What Is Diagnostic Radiology?

Immediate treatment after a stroke includes diagnostic imaging.

Photo © A.D.A.M.

Definition: Diagnostic radiology is a field of medicine that using imaging technology to see structures within the body. Radiologists are medical doctors who specialize in the field of radiology.

Diagnostic radiology is used to determine the cause of symptoms, monitor how the body responds to treatments a patient is receiving for a medical condition and, screen for various illnesses such as cancer and heart disease.

Diagnostic radiology is used for patients who have had a stroke. Treatment of stroke will depend on the type of stroke a patient has had – either ischemic stroke or hemorrhagic stroke.

Immediate treatment after a stroke can save lives and reduce the damaging effects of a stroke by restoring blood flow after an ischemic stroke or controlling bleeding and reducing pressure on the brain after a hemorrhagic stroke.

Imaging protocols for patients differ depending on the amount of time that has passed since the onset of the stroke. If a patient arrives at the hospital within three hours of a stroke most often they will undergo a noncontrast CT scan to look for hemorrhage to determine the type of treatment the patient should receive. If there is no hemorrhage, most patients can be treated with thrombolysis. After the initial three hours, treatment options are different and imaging becomes more complex.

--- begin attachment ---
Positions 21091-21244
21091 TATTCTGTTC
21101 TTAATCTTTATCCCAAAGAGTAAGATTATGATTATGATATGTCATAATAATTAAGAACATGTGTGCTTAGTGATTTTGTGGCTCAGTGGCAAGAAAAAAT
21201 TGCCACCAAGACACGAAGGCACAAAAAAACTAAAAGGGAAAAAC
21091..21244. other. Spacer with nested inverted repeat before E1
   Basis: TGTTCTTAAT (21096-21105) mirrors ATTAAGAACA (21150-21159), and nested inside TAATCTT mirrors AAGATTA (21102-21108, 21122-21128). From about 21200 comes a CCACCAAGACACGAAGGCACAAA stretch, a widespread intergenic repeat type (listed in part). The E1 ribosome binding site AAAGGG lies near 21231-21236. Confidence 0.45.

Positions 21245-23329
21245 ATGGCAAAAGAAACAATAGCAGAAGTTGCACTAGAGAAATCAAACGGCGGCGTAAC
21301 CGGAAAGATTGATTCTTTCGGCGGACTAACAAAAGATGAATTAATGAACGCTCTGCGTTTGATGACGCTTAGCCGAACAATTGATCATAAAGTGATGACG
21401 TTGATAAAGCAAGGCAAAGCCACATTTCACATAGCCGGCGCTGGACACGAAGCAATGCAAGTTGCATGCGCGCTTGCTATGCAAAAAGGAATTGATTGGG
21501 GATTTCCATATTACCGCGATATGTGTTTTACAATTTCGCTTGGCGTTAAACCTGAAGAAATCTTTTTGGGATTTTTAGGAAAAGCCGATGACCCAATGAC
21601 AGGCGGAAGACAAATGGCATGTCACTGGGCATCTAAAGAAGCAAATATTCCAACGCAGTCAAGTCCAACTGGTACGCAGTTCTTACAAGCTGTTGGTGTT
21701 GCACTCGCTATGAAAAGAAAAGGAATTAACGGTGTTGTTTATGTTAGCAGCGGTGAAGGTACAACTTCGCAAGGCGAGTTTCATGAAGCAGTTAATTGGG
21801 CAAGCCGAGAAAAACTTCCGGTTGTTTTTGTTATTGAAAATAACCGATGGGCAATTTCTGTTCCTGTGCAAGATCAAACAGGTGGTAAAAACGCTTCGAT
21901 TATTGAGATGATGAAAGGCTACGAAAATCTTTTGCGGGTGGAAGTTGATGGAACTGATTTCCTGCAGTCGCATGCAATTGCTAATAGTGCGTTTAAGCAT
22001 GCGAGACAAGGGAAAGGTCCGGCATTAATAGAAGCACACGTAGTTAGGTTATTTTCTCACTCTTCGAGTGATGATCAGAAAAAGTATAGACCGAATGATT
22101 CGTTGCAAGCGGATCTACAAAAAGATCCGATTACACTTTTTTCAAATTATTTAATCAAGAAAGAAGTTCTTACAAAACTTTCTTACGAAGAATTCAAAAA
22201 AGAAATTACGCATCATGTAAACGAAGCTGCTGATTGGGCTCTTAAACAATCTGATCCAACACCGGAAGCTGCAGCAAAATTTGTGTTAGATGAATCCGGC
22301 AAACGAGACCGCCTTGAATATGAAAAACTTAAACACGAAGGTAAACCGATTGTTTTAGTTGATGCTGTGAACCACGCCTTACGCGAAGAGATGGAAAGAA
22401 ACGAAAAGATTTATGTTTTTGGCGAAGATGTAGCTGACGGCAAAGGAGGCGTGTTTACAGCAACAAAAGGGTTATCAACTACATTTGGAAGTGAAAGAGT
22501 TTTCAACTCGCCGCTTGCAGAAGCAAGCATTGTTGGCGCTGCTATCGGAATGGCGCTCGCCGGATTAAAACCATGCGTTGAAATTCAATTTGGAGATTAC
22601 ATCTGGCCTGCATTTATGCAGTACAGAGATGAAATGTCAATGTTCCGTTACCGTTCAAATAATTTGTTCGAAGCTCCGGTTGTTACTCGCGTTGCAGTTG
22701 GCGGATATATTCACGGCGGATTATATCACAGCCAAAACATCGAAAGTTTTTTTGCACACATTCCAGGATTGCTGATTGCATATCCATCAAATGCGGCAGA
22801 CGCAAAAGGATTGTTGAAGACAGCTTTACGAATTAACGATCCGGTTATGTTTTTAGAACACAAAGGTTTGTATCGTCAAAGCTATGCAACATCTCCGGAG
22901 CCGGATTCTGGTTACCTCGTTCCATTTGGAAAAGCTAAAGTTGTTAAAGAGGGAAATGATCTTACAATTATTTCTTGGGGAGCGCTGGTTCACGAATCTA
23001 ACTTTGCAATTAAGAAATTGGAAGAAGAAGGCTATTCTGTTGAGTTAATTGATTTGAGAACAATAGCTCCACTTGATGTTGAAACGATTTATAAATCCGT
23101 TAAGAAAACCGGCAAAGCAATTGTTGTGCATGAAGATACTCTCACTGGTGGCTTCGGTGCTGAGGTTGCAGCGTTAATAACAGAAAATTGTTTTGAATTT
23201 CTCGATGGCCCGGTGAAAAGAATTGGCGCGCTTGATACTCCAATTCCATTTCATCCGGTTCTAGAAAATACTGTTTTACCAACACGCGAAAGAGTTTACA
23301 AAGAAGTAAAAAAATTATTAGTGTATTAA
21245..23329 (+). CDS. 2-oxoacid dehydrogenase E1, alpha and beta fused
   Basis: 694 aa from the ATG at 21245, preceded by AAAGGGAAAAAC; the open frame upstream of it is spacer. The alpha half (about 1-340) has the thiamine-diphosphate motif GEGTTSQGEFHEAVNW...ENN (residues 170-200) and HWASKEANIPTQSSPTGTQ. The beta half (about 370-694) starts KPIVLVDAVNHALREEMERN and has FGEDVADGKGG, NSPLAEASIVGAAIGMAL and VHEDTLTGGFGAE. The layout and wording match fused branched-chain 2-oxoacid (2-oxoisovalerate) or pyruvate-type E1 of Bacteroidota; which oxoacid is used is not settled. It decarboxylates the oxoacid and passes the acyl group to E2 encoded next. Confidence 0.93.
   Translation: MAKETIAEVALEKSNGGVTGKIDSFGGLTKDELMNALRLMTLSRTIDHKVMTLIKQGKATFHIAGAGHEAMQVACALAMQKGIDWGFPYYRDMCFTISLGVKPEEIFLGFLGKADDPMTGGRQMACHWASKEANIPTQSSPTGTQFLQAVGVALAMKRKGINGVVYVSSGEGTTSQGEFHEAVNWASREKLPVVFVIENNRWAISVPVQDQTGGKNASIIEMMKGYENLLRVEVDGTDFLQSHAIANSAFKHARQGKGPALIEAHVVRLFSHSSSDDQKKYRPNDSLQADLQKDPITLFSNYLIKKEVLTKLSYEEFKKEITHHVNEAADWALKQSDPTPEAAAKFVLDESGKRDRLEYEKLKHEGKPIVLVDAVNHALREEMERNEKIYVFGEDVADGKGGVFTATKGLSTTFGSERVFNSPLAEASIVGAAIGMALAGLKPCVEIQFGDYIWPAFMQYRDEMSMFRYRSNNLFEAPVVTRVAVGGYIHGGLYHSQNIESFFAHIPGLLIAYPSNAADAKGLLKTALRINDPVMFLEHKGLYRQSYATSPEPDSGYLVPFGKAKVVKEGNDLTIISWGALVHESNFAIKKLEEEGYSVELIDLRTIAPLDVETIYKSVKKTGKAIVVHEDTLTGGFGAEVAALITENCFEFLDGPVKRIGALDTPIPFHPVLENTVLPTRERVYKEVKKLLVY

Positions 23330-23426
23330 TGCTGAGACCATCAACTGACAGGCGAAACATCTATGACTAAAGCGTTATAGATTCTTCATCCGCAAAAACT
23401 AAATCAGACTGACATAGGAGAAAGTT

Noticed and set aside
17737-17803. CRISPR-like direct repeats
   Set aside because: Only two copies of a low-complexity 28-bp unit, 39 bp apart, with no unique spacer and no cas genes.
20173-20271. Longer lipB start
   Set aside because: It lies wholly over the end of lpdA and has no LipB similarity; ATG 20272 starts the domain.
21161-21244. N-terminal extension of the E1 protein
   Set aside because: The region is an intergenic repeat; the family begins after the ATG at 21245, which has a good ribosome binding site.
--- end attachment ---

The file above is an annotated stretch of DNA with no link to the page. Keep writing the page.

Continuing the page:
To evaluate whether the patient has experienced an ischemic or hemorrhagic stroke, a computed tomography (CT) scan or magnetic resonance imaging (MRI) of the head is typically performed.

  • CT scan of the head
    A CT scan is a technological combination of specialized X-ray equipment with computers to produce multiple images of the brain. To enhance the imaging, a contrast material may be used to improve the scan and aid in the detection of the stroke. If there is blood flow a CT perfusion (CTP) may be performed at the same time.
  • MRI of the head
    An MRI uses a magnetic field to produce images of the cerebral vessels, also known as an MR angiography (MRA). Images of blood flow can be obtained with an MR perfusion (MRP).

Other tests may be performed, after a neurological evaluation, to further identify the type, location, and cause of the stroke. They are also used to rule out any other disorders. In addition to blood tests, these tests include:

  • Electrocardiogram (ECG or EKG)
    An electrocardiogram is conducted to check the electrical activity of the heart. It can also determine whether a heart condition was the cause of the stroke.
  • Carotid ultrasound
    Also known as a Doppler ultrasound, high-frequency sound waves are used to check for a narrowing or blockage of the carotid arteries located on each side of the neck. The carotid arteries carry blood from the heart to the brain.
  • Cerebral Angiography
    A cerebral angiography is performed in order to view the major blood vessels in the brain. It will help to detect or confirm abnormalities that exist, such as a blood clot or narrowed arteries.
     
  • Electroencephalogram (EEG)
    An EEG measures the electrical impulses of the brain and records the electrical impulses related to hearing, vision, and body sensations.

Another diagnostic test that may be performed includes a lumbar puncture, or spinal tap, to collect samples of the fluid that ​surrounds the brain and spinal cord.

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